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16/05/2019 - 18:15

Review of Mosebach "Subversive Catholicism"

This was commissioned by, and is printed in, the European Conservative, a journal of which I had not previously been aware.

The book is Martin Mosebach Subversive Catholicism, a collection of essays, which you can buy from Angelico Press (which also pubishes a revisised edition of his Heresy of Formlessless) or Amazon.
Here's the beginning:
In 2006 Martin Mosebach sprang to fame, in the English-speaking world, as the author of The Heresy of Formlessness. It was a defence of the ancient Latin liturgical tradition of the Catholic Church: the liturgical tradition which had been celebrated by all western Catholic priests until just 40 years earlier, had provided the spiritual roots for the Fathers and Doctors of the Church, had sustained the martyrs of the Nazi and Communist prison camps, and had inspired the Church’s greatest artists, poets, and musicians.

That such a phenomenon as the ancient Roman Rite should find a conservative defender might not seem surprising, but at that time this form of the liturgy had become a kind of forbidden fruit, something which conservatives who wished to be taken seriously as mainstream figures had ritually to disavow. In this context, it was little short of astonishing that Mosebach’s volume of reflections would be published by Ignatius Press, a conservative American Catholic publisher which had made the avoidance of this ‘third-rail’ issue the key to its intellectual respectability.

11/05/2019 - 11:00

The book of the Position Papers is now available

Long-term readers will remember the series of short 'Position Papers' I published on behalf of the FIUV--Una Voce International--on a variety of subjects about the ancient Mass, both aspects of it which need to be explained to those unfamiliar with it, and ways in which it can assist the Church in evagelisation.

These papers, gathered together and thoroughly revised, are now available as a book from Angelico Press, with a Preface by Cardinal Burke.
I will be organising book launch events in Oxford, London, and Rome.
You can buy them from the Latin Mass Society in England, from Angelico Press in the USA, and from Amazon.
the-case-for-liturgical-restoration cover

The Case for Liturgical Restoration

Una Voce Studies on the Traditional Latin Mass

EDITED BY JOSEPH SHAW

Preface by Raymond Cardinal Burke

432 pages
Paper (ISBN 978-1-62138-440-3): $19.95 / £16.50
Cloth (ISBN 978-1-62138-441-0): $30.00 / £24.00
THE CASE FOR LITURGICAL RESTORATION, which gathers the complete and definitive texts of the widely-admired “position papers” of the International Federation Una Voce, tackles the questions: What is the point of the Extraordinary Form? What is its rationale? What can it contribute to the life of the Church here and now? Taking up one by one the most controversial topics in liturgy today—among them, active participation, the role of the laity, eastward orientation, extensive silence, the use of Latin and Gregorian chant, male-only service of the sanctuary, communion received kneeling and on the tongue, the calendar, the lectionary, veiling, fasting, and the needs of the New Evangelization—the chapters argue that the traditional Roman Rite has its own internal logic, its own way of offering worthy worship to God and of sanctifying souls. It is a way often notably distinct from that of the reformed liturgy, and for this reason much in danger of being misunderstood or missed entirely by the casual critic.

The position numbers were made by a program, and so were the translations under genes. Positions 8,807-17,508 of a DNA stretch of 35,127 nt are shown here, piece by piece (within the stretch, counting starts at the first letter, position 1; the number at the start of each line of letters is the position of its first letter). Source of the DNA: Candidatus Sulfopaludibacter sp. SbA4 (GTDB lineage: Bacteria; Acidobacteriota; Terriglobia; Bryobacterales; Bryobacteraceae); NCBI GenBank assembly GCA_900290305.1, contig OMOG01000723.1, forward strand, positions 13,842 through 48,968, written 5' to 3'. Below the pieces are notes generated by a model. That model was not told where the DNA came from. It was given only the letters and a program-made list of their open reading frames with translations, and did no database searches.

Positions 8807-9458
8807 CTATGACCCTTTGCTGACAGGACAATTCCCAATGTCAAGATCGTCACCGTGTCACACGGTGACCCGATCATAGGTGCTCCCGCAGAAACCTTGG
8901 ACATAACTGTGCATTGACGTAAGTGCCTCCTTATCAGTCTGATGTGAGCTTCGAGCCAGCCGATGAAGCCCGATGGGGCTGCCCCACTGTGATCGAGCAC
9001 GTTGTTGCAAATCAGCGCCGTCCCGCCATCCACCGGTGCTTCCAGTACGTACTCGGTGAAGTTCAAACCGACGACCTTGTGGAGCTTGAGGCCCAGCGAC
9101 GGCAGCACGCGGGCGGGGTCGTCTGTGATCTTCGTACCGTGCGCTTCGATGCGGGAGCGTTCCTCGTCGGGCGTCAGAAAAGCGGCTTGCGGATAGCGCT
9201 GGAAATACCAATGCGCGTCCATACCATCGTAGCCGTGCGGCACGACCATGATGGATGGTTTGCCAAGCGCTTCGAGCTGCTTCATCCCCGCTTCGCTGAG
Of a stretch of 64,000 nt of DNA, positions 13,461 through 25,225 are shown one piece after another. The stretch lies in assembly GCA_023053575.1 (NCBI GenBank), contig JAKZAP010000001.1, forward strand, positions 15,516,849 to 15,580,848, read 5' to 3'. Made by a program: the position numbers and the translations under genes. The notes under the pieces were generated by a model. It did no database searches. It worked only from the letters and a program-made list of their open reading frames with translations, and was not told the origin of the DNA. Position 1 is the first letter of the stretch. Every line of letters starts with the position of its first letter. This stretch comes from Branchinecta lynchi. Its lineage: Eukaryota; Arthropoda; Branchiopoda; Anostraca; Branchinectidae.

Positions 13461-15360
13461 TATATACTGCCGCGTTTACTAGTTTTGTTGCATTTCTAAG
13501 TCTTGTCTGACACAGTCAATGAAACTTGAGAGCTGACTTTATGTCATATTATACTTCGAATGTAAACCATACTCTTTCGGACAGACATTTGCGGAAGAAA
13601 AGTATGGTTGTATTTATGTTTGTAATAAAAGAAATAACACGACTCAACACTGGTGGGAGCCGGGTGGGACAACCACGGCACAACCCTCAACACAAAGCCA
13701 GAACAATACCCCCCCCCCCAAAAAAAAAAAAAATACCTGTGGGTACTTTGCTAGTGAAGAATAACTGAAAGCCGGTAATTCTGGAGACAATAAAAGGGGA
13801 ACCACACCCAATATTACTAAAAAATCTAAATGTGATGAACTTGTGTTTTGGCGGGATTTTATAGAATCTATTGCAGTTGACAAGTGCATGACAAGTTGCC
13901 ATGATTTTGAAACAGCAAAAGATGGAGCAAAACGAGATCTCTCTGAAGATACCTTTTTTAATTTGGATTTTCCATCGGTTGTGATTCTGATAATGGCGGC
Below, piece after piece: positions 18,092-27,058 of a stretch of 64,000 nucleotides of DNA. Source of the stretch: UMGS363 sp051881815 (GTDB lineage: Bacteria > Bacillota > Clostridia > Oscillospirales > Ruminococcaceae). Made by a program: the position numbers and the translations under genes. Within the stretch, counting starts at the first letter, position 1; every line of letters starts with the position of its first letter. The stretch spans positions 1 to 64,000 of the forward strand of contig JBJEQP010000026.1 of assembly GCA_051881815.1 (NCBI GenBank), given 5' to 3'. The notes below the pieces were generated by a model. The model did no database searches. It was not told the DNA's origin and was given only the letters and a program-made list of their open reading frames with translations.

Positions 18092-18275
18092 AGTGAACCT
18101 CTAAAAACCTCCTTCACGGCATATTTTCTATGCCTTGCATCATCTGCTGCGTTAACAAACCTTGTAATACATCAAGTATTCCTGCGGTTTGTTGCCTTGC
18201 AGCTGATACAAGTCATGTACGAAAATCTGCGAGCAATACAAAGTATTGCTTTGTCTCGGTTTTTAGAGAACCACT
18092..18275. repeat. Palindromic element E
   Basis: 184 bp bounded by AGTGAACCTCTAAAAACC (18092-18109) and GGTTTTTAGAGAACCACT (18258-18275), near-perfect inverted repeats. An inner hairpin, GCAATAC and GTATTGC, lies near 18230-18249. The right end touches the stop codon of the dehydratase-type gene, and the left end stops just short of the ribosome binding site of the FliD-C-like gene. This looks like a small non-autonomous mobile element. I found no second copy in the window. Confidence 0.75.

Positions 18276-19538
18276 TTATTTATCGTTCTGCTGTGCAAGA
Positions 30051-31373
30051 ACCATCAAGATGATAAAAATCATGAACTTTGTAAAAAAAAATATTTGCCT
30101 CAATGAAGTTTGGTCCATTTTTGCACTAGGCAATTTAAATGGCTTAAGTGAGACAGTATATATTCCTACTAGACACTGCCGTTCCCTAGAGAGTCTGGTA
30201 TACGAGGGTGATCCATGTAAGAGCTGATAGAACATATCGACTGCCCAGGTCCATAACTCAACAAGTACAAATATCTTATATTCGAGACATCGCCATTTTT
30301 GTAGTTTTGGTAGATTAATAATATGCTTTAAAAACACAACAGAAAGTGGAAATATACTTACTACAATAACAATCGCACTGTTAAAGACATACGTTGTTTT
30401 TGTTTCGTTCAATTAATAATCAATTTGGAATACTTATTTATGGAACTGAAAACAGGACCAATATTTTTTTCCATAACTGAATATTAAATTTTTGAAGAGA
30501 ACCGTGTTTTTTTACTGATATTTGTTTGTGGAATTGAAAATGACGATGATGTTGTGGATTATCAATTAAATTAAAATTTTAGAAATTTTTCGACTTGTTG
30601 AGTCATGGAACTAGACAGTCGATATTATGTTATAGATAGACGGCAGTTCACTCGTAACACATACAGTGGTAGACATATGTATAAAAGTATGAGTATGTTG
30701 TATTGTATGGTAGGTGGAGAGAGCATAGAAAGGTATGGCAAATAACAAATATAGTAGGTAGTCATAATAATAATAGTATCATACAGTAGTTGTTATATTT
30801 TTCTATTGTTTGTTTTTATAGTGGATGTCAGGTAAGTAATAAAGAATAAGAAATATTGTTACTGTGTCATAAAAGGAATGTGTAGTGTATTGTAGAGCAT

This book therefore stands to benefit everyone. Catholics already attached to the usus antiquior will arrive at a deeper understanding of its merits and a better ability to articulate them. Catholics puzzled by tradition-loving coreligionists and their own predecessors in the Faith will acquire fresh perspective. All will grow in appreciation for the Church’s rich liturgical heritage.
“The importance of the publication of The Case for Liturgical Restoration: Una Voce Studies on the Traditional Latin Mass cannot be exaggerated.”
 — ✠ARCHBISHOP THOMAS E. GULLICKSON
The Case for Liturgical Restoration represents a comprehensive, competent, balanced, and constructive contribution to the field of liturgical science, and above all to liturgical life and practice in the Church of our days.”
 — ✠MOST REV. ATHANASIUS SCHNEIDER
“The Position Papers address frequently advanced reformatory propositions, with the great merit of responding soberly, conservatively, and without polemic.”
 — REV. JOHN BERG, FSSP
“This volume offers the reader the opportunity to judge the strength of the case for a radical change of direction, a ‘reorientation’ as it were, in how the liturgy of the Latin Church is to be understood and presented.”
 — REV. JOHN HUNWICKE
“Detailed and dispassionate, this book examines those features of the traditional liturgy that have been the subject of controversy in recent decades, explaining their origins and their abiding value.”
 — REV. THOMAS CREAN, O.P.
“How propitious to show, in a moment of cultural decadence and ad intra dogmatic bewilderment, the beauty and sacredness of the liturgy in its ancient Latin tradition! To discuss these central topics, as this collection does with precision, is a well-timed enterprise.”